The complainant’s lawyer and one of the panelists were in the same law school class and worked at the same law firm.
Take a look at this World Intellectual Property Organization decision for the domain name ProntoPro.com.
In a 2-1 decision, the majority of the panel found that the Atlanta company that registered ProntoPro.com did not violate the UDRP because the domain owner had rights or legitimate interests in the domain name.
You can read the decision and I think you’ll agree with the majority of the panel that it’s far-fetched to think an Atlanta company that deals in local services was trying to attract business meant for a company in Italy (where the complainant is based).
The third panelist, Nicoletta Colombo, who was nominated by the complainant, found otherwise. Colombo said the domain owner didn’t show any rights or legitimate interests in the domain name despite operating a company in Atlanta called Pronto.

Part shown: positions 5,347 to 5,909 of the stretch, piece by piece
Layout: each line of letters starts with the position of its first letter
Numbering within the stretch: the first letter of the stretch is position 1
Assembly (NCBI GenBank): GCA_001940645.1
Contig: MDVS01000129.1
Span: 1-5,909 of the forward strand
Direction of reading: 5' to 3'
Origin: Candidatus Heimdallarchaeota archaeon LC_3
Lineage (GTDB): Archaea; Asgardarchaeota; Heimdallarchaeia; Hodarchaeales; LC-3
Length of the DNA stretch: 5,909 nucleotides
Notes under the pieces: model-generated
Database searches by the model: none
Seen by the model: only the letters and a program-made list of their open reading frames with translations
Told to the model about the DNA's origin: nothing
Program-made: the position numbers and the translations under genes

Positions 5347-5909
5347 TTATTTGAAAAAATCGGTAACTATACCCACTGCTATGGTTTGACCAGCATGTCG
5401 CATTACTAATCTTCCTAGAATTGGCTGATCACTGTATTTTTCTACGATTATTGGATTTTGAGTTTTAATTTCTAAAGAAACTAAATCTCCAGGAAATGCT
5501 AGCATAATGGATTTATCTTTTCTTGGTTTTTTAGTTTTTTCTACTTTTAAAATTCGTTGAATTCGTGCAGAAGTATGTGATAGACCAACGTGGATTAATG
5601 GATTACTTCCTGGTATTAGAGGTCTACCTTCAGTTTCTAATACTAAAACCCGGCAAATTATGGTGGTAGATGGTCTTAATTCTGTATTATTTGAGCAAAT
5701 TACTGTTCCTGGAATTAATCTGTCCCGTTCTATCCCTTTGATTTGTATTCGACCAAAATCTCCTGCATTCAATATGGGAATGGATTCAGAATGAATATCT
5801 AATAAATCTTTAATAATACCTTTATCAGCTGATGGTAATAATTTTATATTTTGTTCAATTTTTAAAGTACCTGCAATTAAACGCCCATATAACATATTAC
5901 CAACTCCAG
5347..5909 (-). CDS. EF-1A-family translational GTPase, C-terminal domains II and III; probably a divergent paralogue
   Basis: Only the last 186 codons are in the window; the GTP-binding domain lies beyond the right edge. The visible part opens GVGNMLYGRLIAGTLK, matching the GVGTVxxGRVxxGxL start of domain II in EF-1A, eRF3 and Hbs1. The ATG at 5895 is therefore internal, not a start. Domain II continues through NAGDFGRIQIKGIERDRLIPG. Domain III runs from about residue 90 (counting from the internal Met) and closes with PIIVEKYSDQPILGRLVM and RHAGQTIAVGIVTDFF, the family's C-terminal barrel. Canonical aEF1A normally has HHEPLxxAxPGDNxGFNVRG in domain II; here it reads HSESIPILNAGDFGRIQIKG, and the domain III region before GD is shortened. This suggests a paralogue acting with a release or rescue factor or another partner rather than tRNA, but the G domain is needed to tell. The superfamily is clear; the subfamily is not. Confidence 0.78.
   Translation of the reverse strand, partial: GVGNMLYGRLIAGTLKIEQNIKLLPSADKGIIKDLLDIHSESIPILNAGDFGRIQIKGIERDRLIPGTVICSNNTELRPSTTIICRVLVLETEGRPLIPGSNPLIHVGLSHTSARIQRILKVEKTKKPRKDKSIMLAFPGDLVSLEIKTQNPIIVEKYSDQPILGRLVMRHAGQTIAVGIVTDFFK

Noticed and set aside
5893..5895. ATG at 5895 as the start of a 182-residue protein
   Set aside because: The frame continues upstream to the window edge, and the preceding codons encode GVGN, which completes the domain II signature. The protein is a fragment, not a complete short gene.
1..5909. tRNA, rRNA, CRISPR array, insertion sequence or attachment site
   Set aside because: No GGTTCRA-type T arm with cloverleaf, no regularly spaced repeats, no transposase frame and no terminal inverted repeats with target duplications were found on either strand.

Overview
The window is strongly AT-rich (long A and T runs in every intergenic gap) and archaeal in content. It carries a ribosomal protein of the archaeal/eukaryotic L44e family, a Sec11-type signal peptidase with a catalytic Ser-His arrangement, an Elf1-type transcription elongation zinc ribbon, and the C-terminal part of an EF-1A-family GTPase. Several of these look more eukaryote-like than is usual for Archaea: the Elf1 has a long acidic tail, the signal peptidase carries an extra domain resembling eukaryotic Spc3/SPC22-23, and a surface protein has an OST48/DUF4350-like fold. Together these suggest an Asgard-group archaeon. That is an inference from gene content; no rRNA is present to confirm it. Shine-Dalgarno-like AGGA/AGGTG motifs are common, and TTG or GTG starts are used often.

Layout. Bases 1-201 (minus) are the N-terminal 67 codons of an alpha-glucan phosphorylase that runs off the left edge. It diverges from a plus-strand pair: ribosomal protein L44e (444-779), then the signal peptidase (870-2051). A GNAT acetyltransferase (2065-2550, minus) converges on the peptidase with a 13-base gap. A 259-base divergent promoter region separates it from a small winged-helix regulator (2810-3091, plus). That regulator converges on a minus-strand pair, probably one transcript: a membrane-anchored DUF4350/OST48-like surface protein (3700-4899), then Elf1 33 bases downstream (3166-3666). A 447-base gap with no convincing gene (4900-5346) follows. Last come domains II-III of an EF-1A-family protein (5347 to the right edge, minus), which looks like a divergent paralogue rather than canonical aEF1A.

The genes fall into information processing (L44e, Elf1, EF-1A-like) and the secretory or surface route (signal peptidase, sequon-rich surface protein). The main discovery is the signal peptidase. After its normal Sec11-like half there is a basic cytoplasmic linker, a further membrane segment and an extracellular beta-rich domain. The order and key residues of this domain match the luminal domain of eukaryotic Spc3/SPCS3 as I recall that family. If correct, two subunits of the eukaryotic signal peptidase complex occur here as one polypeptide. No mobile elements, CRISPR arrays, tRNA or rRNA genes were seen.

Colombo is in Italy. So your first thought might be a bit of country pride. But dig a bit deeper and it gets troubling.
The complainant’s counsel was Alessandra Ferreri. Ferreri happens to also be a WIPO panelist. She graduated from Università degli Studi in Milan in 1993 and then worked for Rapisardi Intellectual Property from 2000-2014.
Colombo also graduated from Università degli Studi in Milano in 1993. She also worked for Rapisardi Intellectual Property from 1995-2009.
So both the complainant’s counsel and the dissenting panelist are WIPO panelists. They also appear to have been in the same class at law school. They subsequently worked for the same law firm.
Does that seem troubling to you?